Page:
Men's tennis season is over; progress just starting


For the first time in five years, Stanford's men's tennis team advanced into the Round of 16 of the NCAA championships ranked as one of the top 16 teams in the country.

Wake Forest ended Stanford's season 4-0 on Thursday in Athens, GA but it doesn't end the Cardinal's tennis restoration.

Stanford coach Paul Goldstein, in his third season, is no stranger to competing for an NCAA title. As a former Cardinal player, he knows the importance surrounding the process of competing for the championship title.

"It's an important milestone, and we've been working our tails off to try to continue in that direction," Goldstein said.

When competing to go to Athens, Stanford hosted the first two rounds for the first time since 2012. The Cardinal beat Idaho on Friday and then beat Michigan on Saturday to advance.

The program, which is looking for its first national title since 2000, has seen its share of trials and tribulations over the last 40 years.

Since its last title, the Cardinal has reached one semifinal (2003) and six Elite Eights. Bradley Klahn won the singles title in 2010. That's a record most colleges would be proud to own.

Between 1976 and 2000, Stanford failed to reach the semifinals twice.

Dick Gould, currently Stanford's director of tennis, coached the men's tennis team between 1966 and 2004, and ended his coaching career with 17 national titles. He won his first national title in his seventh year.

John Whitlinger, Gould's associate head coach, took over between 2005-13, though he was a long-time assistant and a former national singles champion (1974) under Gould.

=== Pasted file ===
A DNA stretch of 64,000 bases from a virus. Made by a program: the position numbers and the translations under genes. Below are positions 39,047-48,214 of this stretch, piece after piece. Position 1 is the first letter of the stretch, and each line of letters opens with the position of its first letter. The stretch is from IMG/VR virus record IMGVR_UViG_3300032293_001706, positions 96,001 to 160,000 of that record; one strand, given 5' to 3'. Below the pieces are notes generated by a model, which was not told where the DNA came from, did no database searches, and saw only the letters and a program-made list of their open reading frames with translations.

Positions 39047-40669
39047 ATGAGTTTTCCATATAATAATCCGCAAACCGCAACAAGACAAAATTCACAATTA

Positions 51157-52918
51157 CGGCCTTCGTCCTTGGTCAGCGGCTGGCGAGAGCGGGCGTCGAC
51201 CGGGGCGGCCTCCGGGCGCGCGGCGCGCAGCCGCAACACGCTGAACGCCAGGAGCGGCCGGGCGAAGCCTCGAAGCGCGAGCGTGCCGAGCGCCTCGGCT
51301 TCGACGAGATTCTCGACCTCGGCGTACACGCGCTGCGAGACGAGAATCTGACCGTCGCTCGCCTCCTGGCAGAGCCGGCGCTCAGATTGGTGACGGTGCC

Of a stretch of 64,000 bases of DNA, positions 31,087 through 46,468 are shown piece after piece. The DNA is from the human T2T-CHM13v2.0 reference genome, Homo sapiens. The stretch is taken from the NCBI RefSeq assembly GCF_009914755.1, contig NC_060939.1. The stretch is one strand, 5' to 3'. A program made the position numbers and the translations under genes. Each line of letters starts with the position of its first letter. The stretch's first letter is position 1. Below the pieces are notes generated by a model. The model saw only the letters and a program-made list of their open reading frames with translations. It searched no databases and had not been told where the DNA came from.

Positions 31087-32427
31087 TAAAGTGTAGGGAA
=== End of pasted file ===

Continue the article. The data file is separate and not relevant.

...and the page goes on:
"John and Paul are great coaches," Gould said. "(We're) right at a turning point ... with a great future."

Goldstein was admitted to Stanford in 1995 and became the first player to attend and be part of four consecutive NCAA championships.

After graduating from Stanford in 1998, Goldstein had a 10-year pro career before entering the corporate world and then returning to Stanford as coach in 2014.

"(This was) a very unique opportunity for me to be able to come back and coach and be the caretaker of a program that I feel so strongly about," Goldstein said. "When the job became available in 2014, it was an opportunity I was humbled to take."

Goldstein also mentioned that the tennis program had fallen off a bit when he had taken over. He said that admission challenges have risen and the higher percentage of international student-athletes in the landscape has made it exceedingly competitive.

"There's nothing else like the collegiate system that the U.S. has, or that exists anywhere else in the world," Goldstein said. "So if you're not ready to make it to the professional level, it's great training; it's great facilities and development, so a lot of folks choose to go the route of playing collegiate tennis."

Goldstein credits his coach, Gould, for creating the tennis culture at Stanford. Goldstein said that Gould feels a responsibility for each of his players on his team.

"College tennis is a very interesting dynamic because traditionally (it's) the most individual sport out there," Goldstein said. "When you're a junior player up until you're 18, you play strictly as an individual. And then, all of a sudden, you find yourself on a collegiate college team, and it's a really awesome experience, and some tennis players are not necessarily used to that."

Gould noted that the current team is young, and many members are playing for the first time.

"(It's) remarkable, and a real testament to the kids," Gould said.

Brandon Sutter, a senior on the team, earned a spot in the starting lineup after working through injuries for the last three years.

Goldstein echoed Gould and also talked about the difficulty of the teams they encountered this year. They both credit the young men on the team who have contributed so much to the team.

"(The) work ethic that these guys have put in and the fact that they have pushed each other to be better and to practice every day for several years now -- we're starting to see the benefits of that labor," Goldstein said.


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